Deacon Kandra reports here that Cardinal Coccopalmerio has suggested that Anglican orders may not be “absolutely null and utterly void” as declared by Pope Leo XIII.
In a recent book he writes, “When someone is ordained in the Anglican Church and becomes a parish priest in a community, we cannot say that nothing has happened, that everything is ‘invalid’,”
Deacon Greg says that the Cardinal is “one of the Vatican’s top legal minds.” If this is the top what’s the bottom?
The cardinal has set up a scarecrow–a straw man. Nobody was ever suggesting that in an Anglican ordination nothing has happened and that everything is completely worthless.
Leo XIII’s definition does not seek to define what has happened in an Anglican ordination. It seeks to define what has not happened. What has not happened is Catholic ordination.
After I converted to the Catholic faith people asked, “But what about your Anglican orders? Are you saying they were worthless? Were you not a priest?”
My answer was, “There is much that is worthy, good, beautiful and true in the Anglican Church. Catholics admit this and embrace it. We also thank God for all the graces that flowed to us in our Protestant experience. I’m not sure what my Anglican ordination consisted of, but what I do know is that I was not a Catholic priest. I was an Anglican priest.”
The church teaches that Anglican orders are null and void but it does not teach that they are worthless and meaningless. The proof of this is that they make an exception for men like me to be ordained and allow the ordinaries of the ordinariate to wear pontificals. If our orders are not only null and void but worthless, then why recognize that there is something different about us from laymen?
Therefore, if our orders were null and void, but not worthless and meaningless, Leo XIII’s definition leads us to ask, “Well, what is actually happening at a Protestant ordination?”
The question then remains–if Anglican orders are not Catholic orders what are they?
But that should be for the Anglicans to tell us–not for us to tell them.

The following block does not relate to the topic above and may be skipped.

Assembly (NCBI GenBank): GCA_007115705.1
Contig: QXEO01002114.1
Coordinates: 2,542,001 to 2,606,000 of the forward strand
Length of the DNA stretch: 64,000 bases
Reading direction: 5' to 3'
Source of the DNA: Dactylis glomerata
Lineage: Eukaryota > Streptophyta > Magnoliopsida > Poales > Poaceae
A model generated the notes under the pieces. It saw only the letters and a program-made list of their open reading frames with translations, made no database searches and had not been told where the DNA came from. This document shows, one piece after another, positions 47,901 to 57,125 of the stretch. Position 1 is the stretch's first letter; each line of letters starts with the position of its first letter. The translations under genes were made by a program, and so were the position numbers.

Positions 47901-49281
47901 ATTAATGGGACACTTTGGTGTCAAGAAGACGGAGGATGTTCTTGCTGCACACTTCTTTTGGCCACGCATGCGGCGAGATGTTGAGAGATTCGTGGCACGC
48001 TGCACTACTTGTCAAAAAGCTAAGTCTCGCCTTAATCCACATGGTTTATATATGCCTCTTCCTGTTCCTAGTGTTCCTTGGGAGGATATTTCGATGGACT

We tell them–“Your orders are not valid Catholic orders. Now you tell us what you think they are.”
And that is where the problem becomes even more confusing because the Anglicans themselves don’t know what their own priesthood is.
They have no shared ecclesiology, no shared sacramental theology, and no shared theology of ministry or ordination.
An Anglo Catholic will pretend that he is “a Catholic but in the Anglican Church.” He believes he is a sacrificing priest confecting a true sacrament.
Meanwhile a modernist Anglican will say, “Priesthood! What a concept! Does anyone believe in that sort of thing nowadays?” As one modernist Anglican priest once said to me, “I see myself sort of like the shaman of the tribe.”
I suspect Cardinal Coccopalmerio–like most Catholics outside of England–has very little experience or understanding of Anglicanism at all, and is merely making ill informed, subjective and sentimental comments about the subject. The only Anglicans he has met are the ones the Anglicans send him–intellectual somewhat Anglo-Catholic diplomats who know how to talk Catholic when they need to.
He never meets the Calvinist Anglicans who can’t stand the Catholic Church or the radical homosexualist and feminist Anglicans who spit on the Catholic Church. He’s never met the radical modernists who think the Catholic Church is a dangerous monarchy from the Dark Ages. If he spent even one year in England observing and learning he would realize how silly his comments are.
Of course there are good Anglican priests who love Jesus and do good work. Nobody has suggested that their lives and faith are futile and worthless. But them being nice enough chaps who love Jesus is not the same thing as having valid Catholic orders.
Coccopalmerio’s dodgy theology of orders has a deeper, darker foundation, and this become clear in his further words on the subject:
The cardinal’s mindset is deeply relativistic. He writes, ““We have had, and we still have a very rigid understanding of validity and invalidity: this is valid, and that is not valid. One should be able to say: ‘this is valid in a certain context, and that is valid another context’.”
The cardinal should be careful not to cut off the branch on which he is sitting.
After all, if Anglican orders are maybe valid sometimes and maybe not valid other times depending on the context, then the same can be said of the authority of Catholic Cardinals.
If the cardinal can relativize Anglican orders saying “maybe they are sometimes valid in some circumstances and sometimes not, then one might also say, “You know, up till now we have had a very rigid understanding of the authority of cardinals. In many contexts what they say is true and valid. In other contexts what they say is total nonsense.”
Image Creative Commons